Most people assume that riding a motorcycle is inherently dangerous. Most people assume that motorcycle riders are risk takers, and that they take their lives into their own hands every time they ride. Due to a poor example set by a very small segment of the riding population, most people also assume that motorcycle riders constantly speed, weave through traffic, and put themselves and others in harm’s way.
Of course, as a rider, you know that none of this is true. You know that the greatest threat to your safety is not your own dangerous behavior, but the carelessness and recklessness of other drivers. You know that you can stay safe by riding within your limits, and you know that you can reduce (but not eliminate) your risk of injury by wearing a helmet and full riding gear.
Unfortunately, this bias against motorcycle riders and misconception of the risks associated with riding a motorcycle has the potential to affect riders’ insurance claims when they get injured on the road. Like most people, insurance claims adjusters tend to assume that riders are at fault for their own injuries. As a result, when seeking financial compensation for a motorcycle accident in Chicago, riders must diligently assert and protect their legal rights.
Dealing with the Insurance Companies After a Motorcycle Accident in Chicago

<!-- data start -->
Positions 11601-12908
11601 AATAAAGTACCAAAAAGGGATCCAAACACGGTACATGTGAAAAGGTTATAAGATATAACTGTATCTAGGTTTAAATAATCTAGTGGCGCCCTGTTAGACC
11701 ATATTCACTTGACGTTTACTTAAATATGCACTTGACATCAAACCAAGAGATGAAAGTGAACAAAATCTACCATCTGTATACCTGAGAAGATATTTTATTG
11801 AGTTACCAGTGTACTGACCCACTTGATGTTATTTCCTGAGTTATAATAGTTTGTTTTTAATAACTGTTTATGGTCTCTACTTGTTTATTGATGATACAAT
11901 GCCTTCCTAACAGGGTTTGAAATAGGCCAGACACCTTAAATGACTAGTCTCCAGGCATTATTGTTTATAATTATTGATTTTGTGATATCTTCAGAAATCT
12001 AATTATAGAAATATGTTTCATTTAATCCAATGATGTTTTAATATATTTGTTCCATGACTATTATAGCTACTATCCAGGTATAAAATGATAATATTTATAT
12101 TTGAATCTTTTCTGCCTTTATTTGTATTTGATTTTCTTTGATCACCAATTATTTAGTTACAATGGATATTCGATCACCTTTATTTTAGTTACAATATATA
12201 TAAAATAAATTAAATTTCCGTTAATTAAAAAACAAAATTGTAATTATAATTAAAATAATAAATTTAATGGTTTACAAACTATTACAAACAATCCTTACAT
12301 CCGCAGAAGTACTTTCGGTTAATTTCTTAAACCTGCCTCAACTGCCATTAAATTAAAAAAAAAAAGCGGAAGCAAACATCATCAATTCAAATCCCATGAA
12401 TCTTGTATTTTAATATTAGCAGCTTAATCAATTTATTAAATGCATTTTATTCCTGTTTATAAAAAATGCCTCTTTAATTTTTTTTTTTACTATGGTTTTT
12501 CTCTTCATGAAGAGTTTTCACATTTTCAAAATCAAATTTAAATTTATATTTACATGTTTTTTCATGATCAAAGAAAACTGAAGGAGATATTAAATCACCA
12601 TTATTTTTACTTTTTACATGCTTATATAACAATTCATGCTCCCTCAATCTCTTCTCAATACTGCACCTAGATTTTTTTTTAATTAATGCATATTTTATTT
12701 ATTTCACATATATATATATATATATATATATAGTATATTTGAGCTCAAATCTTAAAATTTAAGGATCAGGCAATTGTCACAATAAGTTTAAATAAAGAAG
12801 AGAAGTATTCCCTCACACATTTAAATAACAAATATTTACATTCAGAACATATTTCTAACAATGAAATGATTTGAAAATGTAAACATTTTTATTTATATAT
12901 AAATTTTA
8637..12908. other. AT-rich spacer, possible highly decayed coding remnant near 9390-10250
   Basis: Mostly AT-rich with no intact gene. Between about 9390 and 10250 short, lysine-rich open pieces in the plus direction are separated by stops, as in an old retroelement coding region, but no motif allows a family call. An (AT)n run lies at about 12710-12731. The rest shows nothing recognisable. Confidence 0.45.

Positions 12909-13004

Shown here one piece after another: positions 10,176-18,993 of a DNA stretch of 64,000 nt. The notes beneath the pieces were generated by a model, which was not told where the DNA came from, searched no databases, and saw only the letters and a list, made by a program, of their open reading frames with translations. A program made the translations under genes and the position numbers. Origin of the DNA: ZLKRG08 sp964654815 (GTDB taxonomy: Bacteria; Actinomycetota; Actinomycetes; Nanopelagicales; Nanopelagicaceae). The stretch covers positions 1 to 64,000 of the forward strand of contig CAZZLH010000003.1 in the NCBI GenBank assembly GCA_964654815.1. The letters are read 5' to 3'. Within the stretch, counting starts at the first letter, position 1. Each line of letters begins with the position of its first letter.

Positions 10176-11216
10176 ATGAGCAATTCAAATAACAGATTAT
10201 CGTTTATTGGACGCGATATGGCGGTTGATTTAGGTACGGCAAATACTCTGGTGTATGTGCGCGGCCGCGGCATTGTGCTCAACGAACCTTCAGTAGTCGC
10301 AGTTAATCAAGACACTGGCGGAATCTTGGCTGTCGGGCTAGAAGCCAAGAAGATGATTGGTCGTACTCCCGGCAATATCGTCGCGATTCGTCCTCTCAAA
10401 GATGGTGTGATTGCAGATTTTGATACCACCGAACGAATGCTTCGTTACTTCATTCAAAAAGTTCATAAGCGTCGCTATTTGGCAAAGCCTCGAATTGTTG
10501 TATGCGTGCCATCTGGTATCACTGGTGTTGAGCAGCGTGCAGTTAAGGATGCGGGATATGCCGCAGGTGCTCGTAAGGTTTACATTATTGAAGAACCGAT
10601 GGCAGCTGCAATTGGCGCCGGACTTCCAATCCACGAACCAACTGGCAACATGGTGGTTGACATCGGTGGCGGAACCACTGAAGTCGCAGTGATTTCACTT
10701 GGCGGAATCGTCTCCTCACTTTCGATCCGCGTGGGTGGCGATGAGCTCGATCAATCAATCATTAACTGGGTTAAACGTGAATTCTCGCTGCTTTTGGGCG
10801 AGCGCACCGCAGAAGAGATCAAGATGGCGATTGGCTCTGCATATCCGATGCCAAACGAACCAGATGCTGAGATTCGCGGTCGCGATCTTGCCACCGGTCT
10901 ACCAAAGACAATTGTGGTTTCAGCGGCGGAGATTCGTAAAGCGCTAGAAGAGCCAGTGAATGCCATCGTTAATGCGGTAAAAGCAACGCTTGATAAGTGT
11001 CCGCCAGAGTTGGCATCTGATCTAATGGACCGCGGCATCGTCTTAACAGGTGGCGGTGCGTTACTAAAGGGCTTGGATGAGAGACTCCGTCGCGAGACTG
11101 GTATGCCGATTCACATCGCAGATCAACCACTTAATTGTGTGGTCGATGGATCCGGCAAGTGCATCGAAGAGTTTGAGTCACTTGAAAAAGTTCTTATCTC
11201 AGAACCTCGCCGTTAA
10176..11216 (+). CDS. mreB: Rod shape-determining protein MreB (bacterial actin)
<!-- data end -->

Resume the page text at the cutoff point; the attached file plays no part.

1. Proving Fault in the Accident
Even setting aside the issue of rider bias, in order to recover financial compensation after an accident, you need to be able to prove that someone else was at fault. In legal terms, this is referred to as proving “negligence,” and most accident claims involve driver mistakes such as merging without looking, following too closely, and talking or texting behind the wheel.
How do you prove negligence? The answer depends on the specific issue (or issues) involved in your collision. Generally speaking, however, the types of evidence that may be available to prove driver negligence include:
- The extent and location of the damage to your motorcycle and the other vehicle (or vehicles) involved in the accident
- Skid marks, damage to guard rails, and other physical evidence at the scene of the accident
- The police report prepared at the scene of the accident
- Eye witness statements
- Traffic camera, red light camera, or security camera footage
- Cell phone records
- Social media posts
In order to collect most of these types of evidence, it will be important to conduct an investigation at the scene of the accident as soon as possible. This is a task that needs to be handled by professionals (you should not return to the accident scene and attempt to collect evidence on your own). If it appears that you have a claim, your law firm will be able to request the police report, cell phone records, and any other records that may be available to help prove your claim as well.
2. Challenging Assumptions (or Evidence) of Rider Fault